Ernie enters our research funding debate. He answers my claim that research funding must be justified, not only among peers, but also to the general public.
Recall that I say that you must be able to explain how receiving funding will help society. Among other things, I complain that training graduate students is often seen as a sufficient output. The implicit claim is that these graduate students are badly needed by industry, even if it is blatantly false:
Once there was a time when graduating with a Ph.D. in the hard sciences meant a one-way ticket to a successful career that offered intellectual satisfaction and prestige. A graduate education—requiring diligence, patience, and lots of commitment—was well worth the hard work. But it is a seller’s market no more. Students graduating with hard-earned doctoral degrees in the hard sciences these days are faced with a thinning supply of research grants and jobs. Yet the number of students getting accepted into, and graduating from, advanced programs remains fixed. Despite the harsh realities of the job market, research universities are contributing to the Ph.D. job crisis by neglecting to adjust the number of students being trained and failing to alter their curricula to make Ph.D.s better prepared for today’s economy.
I insist that public justification for the funding is needed because, the peers are bias [looking for more graduate students when society doesn't need more] and can’t decide which fields are more desserving [because few "peers" are truly multidisciplinary]. Ernie tells me that…
…this avoids the real issue, which is that federal funding for all fundamental research is on the decline. (…) What’s less arguable is that this decrease in funding, if not reversed, will do serious long-term damage to American scientific research.
Daniel might be okay with that. (He is, after all, Canadian.) I find it deeply troubling.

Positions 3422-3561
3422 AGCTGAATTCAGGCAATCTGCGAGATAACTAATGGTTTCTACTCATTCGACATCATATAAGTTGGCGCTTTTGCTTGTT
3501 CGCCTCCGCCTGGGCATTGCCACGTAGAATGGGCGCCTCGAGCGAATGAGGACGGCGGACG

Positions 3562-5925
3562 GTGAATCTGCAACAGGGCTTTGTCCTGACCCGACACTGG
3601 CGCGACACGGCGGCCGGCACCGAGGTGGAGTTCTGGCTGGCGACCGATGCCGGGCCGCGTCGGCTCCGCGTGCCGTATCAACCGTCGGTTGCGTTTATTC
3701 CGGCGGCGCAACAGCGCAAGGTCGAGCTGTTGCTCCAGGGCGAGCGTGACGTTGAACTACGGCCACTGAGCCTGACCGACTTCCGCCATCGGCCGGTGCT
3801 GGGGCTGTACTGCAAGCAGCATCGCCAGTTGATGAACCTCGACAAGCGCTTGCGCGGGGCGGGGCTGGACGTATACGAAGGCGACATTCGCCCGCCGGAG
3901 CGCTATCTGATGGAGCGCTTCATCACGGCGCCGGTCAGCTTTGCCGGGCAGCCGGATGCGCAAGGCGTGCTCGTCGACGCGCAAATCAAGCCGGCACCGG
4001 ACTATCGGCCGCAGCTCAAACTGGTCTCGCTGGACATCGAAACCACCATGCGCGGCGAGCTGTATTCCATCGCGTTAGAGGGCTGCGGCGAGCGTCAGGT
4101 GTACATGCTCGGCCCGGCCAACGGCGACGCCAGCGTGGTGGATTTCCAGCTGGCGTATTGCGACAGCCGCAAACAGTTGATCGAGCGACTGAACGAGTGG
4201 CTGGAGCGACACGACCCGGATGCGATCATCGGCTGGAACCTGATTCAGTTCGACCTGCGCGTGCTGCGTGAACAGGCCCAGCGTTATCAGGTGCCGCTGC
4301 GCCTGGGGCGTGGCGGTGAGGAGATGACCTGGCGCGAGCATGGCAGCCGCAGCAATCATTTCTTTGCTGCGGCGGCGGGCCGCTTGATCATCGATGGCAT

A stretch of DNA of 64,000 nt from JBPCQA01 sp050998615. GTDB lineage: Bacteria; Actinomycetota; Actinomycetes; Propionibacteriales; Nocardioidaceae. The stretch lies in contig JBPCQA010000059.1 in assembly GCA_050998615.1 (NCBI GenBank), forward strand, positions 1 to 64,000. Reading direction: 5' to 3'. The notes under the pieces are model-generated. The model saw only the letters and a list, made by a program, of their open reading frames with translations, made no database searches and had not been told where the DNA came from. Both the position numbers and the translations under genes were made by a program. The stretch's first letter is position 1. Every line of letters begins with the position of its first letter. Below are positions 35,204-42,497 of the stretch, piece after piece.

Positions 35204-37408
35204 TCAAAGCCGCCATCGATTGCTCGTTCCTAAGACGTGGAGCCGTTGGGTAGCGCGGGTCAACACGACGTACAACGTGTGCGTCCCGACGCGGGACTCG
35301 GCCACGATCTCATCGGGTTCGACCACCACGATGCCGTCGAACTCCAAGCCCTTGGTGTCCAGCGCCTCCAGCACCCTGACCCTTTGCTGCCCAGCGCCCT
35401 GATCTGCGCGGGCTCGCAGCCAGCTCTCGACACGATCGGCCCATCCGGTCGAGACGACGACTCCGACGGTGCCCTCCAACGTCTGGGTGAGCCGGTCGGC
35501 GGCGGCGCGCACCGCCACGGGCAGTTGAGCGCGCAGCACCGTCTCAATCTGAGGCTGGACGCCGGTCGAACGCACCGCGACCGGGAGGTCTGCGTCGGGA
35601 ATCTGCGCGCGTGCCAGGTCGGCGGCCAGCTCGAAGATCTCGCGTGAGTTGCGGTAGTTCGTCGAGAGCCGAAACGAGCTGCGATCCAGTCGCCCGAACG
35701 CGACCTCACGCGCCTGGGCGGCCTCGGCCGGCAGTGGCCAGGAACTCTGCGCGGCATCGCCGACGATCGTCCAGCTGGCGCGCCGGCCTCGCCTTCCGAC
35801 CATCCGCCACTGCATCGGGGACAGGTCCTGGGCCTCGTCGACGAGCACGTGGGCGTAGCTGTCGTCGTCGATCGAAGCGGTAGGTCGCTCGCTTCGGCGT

So, somehow, fundamental research is now exempt from justifying itself and must receive public funding even if it doesn’t benefit society? Where did this rule come from?
Was there always public funding? No. What happened? Among other things, Germany showed that publicly funded universities and research could greatly contribute to society.
That’s why we have public funding for research. And if research is no longer judged useful for society, then it stands to reason that it should be cut.
So, is a ben laden detector something worth funding? Well, if you live in a country where a sizeable majority thinks so, it seems you have few options: you work to change their mind, accept it and build ben laden detectors or you leave. That’s it.
Don’t stand tall and complain that your research fund is being cut claiming that you shouldn’t have to justify the value of your work. Sorry, you do have to justify it. You do have to convince your countrymen that you do useful work. And if you don’t do useful work, then don’t expect generous funding.
[Disclaimer: I consider I do mostly semi-fundamental research and I do have some research funding, at least enough to help one or two graduate students. Finally, as Ernie points out, I'm Canadian and our government is not yet looking for ben laden-focused research.]